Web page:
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Mitch McConnell Struggles To Contain Revolt After Bolton’s Bombshell



As Senate Republicans face a pivotal moment on President Trump’s impeachment witnesses, Majority Leader Mitch McConnell (R-Ky.) is struggling to maintain control of his caucus following news of former national security adviser John Bolton’s bombshell manuscript.

The GOP leader on Monday deflected growing calls, including from fellow GOP senators, to allow testimony from Bolton and other potential witnesses, which could prolong the trial and deal a massive blow to Trump and Republicans.

McConnell’s refusal to allow witnesses sends a clear message that he’s not interested in the truth. Instead, he appears to be more concerned about the political fallout if the truth finally comes out before the 2020 elections.

The debate over whether to call additional witnesses was upended Sunday following a New York Times report revealing that Bolton claims in a draft of his forthcoming book that Trump told him directly he wanted to freeze U.S. assistance to Ukraine to force them to launch an investigation into former Vice President Joe Biden.

McConnell’s strategy all along has been to keep the trial as short as possible and avoid giving more political ammo to Democrats to use against Trump and vulnerable Republican senators in the 2020 elections.

He instructed his colleagues to ignore persistent media questions about additional subpoenas until phase one of the trial is complete, as outlined in the organizing resolution passed last week by all 53 Republican senators, according to senators at the meeting.

Sen. Kevin Cramer (R-N.D.), who attended the lunch, said McConnell told GOP senators to “remember we passed a rules package that gives us an opportunity to vote on this very issue of witnesses after we hear both sides and ask our questions.”

“He just reiterated that a couple times, as did some other people, just to remind us that we have dealt with this and we don’t have to deal with the next step of it until the end of phase one,” Cramer added.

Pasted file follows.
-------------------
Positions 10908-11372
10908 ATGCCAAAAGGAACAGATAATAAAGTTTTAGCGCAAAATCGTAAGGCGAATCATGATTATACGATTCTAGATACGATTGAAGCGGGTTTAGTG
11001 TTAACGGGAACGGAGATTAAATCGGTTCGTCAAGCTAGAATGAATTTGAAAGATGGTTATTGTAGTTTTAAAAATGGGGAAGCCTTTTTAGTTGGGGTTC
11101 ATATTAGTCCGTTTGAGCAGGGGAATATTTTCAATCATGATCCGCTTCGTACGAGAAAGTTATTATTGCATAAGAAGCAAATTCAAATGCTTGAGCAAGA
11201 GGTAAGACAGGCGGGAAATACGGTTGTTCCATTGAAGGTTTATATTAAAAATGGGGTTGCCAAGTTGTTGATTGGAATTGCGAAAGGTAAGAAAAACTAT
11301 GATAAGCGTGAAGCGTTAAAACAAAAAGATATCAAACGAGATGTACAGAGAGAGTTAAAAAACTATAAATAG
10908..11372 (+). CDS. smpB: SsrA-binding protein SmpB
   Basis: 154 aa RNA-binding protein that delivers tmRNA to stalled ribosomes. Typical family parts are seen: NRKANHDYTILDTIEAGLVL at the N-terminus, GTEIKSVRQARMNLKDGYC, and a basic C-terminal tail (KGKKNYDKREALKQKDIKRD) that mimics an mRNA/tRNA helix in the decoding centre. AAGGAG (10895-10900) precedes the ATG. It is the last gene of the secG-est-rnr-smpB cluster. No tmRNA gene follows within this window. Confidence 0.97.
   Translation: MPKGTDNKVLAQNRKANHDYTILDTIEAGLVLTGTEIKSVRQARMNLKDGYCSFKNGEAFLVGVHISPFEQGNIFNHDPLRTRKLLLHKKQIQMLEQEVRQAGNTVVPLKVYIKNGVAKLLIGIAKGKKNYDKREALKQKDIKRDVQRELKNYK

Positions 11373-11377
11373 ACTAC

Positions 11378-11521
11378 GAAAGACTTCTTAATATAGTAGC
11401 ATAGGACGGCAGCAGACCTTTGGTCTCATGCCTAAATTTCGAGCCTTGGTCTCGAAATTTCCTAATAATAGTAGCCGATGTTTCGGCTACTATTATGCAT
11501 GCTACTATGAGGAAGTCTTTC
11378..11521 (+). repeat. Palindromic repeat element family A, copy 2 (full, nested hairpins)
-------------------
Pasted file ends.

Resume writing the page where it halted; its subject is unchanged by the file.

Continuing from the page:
“Take a breath, we’re going to vote on witnesses,” said Senate Republican Conference Chairman John Barrasso (R-Wyo.), noting that Trump’s lawyers have one more day of presentations followed by 16 hours for senators to ask questions.

McConnell’s strategy has been working so far, but there’s little room for error, making the Bolton news all the more challenging for the Kentucky Republican.

Two key Republicans — Sens. Mitt Romney (Utah) and Susan Collins (Maine), who faces a tough reelection bid — on Monday indicated they are more likely to support additional witness testimony. Romney made a forceful case at the Republican lunch for calling Bolton to testify, but it didn’t appear to immediately change any opinions.

He told reporters earlier in the day that it’s “increasingly likely that other Republicans will join those of us who think we should hear from John Bolton” but that statement was slapped down by newly appointed Sen. Kelly Loeffler (R-Ga.).

Separately, Sen. Pat Toomey (R-Pa.) has floated the possibility of accepting Bolton’s testimony in exchange for a witness who could help Trump’s case, such as Hunter Biden.

Other potential swing votes on subpoenaing more witnesses and documents include GOP Sens. Rob Portman (Ohio), Jerry Moran (Kan.) and Cory Gardner (Colo.), a vulnerable Republican up for reelection this year. Four defections would allow Democrats to introduce new evidence in the trial through witness testimony and administration records.

But McConnell has declined to endorse the plan floated by Toomey, preferring instead to wait and debate the question of witnesses. Senate Democratic Leader Charles Schumer (D-N.Y.) has likewise ruled out any deal that would require the Bidens to testify in exchange for hearing from Bolton or acting White House chief of staff Mick Mulvaney. He wants no witnesses at all.